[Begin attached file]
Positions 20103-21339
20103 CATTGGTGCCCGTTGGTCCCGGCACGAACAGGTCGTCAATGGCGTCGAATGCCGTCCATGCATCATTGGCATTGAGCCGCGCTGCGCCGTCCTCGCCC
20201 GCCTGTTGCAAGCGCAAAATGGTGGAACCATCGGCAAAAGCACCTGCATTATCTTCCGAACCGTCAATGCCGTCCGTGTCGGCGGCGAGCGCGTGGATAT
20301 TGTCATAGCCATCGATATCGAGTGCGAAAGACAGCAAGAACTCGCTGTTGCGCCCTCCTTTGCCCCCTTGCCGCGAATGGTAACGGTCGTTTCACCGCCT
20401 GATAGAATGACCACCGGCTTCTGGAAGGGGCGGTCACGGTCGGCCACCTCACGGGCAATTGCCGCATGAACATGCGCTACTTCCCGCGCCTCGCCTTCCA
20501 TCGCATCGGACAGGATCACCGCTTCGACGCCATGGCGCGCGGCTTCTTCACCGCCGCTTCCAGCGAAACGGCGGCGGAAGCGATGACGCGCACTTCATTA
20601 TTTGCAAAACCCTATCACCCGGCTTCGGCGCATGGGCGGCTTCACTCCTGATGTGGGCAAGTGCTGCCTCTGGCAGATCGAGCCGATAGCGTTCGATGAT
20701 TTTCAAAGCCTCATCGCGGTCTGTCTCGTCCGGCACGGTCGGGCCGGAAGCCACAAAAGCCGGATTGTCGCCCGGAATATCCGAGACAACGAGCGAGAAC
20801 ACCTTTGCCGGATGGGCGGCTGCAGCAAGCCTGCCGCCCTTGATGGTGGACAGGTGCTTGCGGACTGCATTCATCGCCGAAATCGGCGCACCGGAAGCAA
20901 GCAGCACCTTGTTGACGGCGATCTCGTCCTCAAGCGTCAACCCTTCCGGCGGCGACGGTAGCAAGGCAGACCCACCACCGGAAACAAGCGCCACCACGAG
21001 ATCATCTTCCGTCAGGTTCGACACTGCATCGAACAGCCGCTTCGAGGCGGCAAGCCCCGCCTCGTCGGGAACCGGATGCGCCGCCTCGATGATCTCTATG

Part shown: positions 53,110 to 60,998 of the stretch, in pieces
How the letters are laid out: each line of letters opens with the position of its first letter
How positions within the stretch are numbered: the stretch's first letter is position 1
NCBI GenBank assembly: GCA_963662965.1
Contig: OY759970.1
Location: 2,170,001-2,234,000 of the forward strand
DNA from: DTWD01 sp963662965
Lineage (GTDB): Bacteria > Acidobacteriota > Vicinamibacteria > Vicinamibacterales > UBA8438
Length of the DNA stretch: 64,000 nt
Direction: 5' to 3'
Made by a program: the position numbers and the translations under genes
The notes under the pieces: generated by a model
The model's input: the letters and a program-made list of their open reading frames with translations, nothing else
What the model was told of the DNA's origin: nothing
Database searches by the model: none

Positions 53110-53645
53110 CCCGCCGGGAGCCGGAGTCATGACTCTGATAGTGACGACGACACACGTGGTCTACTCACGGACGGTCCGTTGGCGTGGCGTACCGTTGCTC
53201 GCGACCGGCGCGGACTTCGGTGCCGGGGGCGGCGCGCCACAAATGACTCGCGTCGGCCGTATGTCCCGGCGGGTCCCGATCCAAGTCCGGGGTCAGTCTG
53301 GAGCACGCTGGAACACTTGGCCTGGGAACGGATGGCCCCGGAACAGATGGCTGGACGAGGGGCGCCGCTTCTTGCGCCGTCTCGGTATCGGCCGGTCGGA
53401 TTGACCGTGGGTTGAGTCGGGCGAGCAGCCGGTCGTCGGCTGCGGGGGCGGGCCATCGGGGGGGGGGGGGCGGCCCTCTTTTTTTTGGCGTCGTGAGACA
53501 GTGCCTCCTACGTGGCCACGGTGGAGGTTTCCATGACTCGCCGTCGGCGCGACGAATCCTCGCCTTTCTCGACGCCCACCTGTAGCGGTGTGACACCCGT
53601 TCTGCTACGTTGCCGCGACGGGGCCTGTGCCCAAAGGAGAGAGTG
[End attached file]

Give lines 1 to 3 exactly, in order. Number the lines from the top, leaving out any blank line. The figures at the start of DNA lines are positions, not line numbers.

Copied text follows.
Positions 20103-21339
20103 CATTGGTGCCCGTTGGTCCCGGCACGAACAGGTCGTCAATGGCGTCGAATGCCGTCCATGCATCATTGGCATTGAGCCGCGCTGCGCCGTCCTCGCCC
20201 GCCTGTTGCAAGCGCAAAATGGTGGAACCATCGGCAAAAGCACCTGCATTATCTTCCGAACCGTCAATGCCGTCCGTGTCGGCGGCGAGCGCGTGGATAT